The word processor saved numerous administrative human resource hours for both medical and administrative workers. That time could be utilized for medicine and patient contact (when human nature didn’t tempt otherwise). Standards were on continuous review and updates were easily distributed. The department was on one sheet of paper so to speak. Both doctors and nurses worked together (albeit begrudging that work on occasions) to develop a functional department. Staff were all in-serviced where to find the manuals of information and what information they contained. This met JCAH and State regs. In fact, JCAH inspectors were impressed that are documents were computerized. We were pleased to have consistent information through the department. That translates to less clinical mistakes.
    The dBase report provided to the Chairman tracked utilization, by OR, personnel, time, breaks in surgical time, late starts, specialty, procedure code, ASA patient status. Quite unfortunately, I termed the report a “product line analysis”. The words stumbled from my mouth as I had a very difficult time to equate operations on human beings as “product line”. The report did, however, successfully support numerous negotiations with financial departments of the hospital, the university, insurance companies and individual surgeons. Later I integrated this with postop rounds and the information collected by a nurse on department QA forms. Sensitive to how information can be misused, the report was termed “Events”.
    The IT world became a nightmare as it grew. Everyone needed the service and it was imperative to be integrated if it was to be efficient and effective, i.e. one clean hand knowing what the other clean hand is doing. The hospital didn’t want the line item on their budget (facilities charges, Part A). Laws made it difficult to design business models that were compliant. It was also clear that IT needed to evolve before it was possible to trust it to patient care—iPhones and Blackberry were only a dream in those days.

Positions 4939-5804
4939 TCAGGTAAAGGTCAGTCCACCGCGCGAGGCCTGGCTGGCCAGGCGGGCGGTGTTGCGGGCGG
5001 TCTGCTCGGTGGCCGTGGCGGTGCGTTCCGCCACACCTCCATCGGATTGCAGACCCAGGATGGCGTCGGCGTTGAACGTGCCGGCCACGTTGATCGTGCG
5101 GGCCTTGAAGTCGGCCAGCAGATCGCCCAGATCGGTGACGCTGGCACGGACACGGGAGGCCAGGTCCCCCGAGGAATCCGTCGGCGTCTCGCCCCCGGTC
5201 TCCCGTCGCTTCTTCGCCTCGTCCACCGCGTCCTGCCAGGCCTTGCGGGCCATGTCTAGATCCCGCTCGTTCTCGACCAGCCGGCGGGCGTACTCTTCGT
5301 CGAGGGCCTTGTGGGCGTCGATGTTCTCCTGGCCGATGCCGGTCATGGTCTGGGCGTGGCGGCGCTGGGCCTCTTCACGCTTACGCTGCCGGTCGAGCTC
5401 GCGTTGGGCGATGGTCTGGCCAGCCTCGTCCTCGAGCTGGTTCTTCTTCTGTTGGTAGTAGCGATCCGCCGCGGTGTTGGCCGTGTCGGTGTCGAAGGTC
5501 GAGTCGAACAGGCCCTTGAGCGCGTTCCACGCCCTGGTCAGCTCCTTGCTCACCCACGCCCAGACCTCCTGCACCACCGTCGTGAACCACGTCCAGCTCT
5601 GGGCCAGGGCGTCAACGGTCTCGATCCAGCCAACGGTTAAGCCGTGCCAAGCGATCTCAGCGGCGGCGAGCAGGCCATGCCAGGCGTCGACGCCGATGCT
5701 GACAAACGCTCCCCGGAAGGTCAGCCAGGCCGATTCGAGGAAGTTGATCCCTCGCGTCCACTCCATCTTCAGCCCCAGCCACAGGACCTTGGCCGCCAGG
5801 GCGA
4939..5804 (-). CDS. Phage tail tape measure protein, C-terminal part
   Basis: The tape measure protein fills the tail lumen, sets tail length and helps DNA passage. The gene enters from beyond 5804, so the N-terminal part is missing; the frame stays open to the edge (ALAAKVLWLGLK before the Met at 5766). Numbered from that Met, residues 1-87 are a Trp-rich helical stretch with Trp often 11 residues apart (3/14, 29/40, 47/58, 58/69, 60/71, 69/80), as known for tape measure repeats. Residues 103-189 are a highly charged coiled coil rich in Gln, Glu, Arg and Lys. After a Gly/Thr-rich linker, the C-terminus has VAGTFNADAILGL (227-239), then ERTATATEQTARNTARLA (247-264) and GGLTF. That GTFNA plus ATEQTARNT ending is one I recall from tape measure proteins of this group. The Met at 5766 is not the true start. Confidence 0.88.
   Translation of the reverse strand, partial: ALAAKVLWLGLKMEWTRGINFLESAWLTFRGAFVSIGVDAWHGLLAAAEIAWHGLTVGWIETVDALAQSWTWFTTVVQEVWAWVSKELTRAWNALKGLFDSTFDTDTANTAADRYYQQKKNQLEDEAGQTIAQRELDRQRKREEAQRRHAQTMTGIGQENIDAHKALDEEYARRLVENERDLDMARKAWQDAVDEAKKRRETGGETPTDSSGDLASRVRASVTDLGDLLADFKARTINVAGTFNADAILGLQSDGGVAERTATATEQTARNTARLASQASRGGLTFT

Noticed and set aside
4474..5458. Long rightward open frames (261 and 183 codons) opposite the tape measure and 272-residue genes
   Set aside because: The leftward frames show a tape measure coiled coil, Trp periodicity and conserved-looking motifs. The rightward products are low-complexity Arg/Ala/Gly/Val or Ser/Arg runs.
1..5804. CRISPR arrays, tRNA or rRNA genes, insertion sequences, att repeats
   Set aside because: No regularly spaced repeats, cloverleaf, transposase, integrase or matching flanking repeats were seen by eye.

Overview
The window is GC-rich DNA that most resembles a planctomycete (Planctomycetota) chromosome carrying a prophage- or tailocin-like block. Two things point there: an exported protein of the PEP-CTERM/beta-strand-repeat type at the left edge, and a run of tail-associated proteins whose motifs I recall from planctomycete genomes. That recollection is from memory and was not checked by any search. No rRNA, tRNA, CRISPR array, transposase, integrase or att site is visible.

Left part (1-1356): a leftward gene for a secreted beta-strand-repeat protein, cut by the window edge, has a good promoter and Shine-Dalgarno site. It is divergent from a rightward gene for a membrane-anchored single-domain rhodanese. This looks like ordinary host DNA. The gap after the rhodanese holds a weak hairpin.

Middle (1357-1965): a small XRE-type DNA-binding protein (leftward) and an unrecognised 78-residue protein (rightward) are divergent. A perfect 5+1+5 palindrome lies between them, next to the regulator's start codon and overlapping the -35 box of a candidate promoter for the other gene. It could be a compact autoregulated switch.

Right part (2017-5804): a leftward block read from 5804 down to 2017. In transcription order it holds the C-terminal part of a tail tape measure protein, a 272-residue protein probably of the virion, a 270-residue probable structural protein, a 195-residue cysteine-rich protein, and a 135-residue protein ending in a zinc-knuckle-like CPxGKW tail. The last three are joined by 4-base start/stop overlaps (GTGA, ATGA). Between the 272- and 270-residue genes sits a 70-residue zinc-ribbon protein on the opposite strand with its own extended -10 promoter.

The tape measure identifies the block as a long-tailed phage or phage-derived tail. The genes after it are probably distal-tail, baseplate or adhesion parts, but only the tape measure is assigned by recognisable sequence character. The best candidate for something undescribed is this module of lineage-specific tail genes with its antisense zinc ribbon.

When I was creating these databases of information, the doctors continually reminded me that we were not IBM but a small group practice of doctors. That was until the data (EBM) dispelled philosophical debates of mis-information.
    Mergers and acquisitions became the rage to help defer the effects of a contraction of inefficient utilization of resources and shifting reimbursement patterns. Those were the days when acronyms abounded..HMO, PPO, DRG etc. Medicare no longer paid in full for services provided…this shifted cost onto employers and eventually patients. And people paid because we thought we were the BEST. At least that is what Newsweek was telling us…the top 10 hospitals, the top 10 doctors, the top ten universities. And all the while, we knew it was nothing more than PR with every face that appeared on the cover. This system grew out of control…unchecked by doctors, hospitals, nurses, administrators and especially Wall Street. The incentives allowed for nothing less. And when the house of cards on Wall Street fell down, so did the facade of the health care industry. The industry is our public health, our world health and it needs regulation to the same level as the financial system. Maybe we can get back to medicine now…just as an opinion letter stated in the New England Journal of Medicine those many years ago.
    After 18 years of this work, I left the work in 2002.

    Marilyn Blundin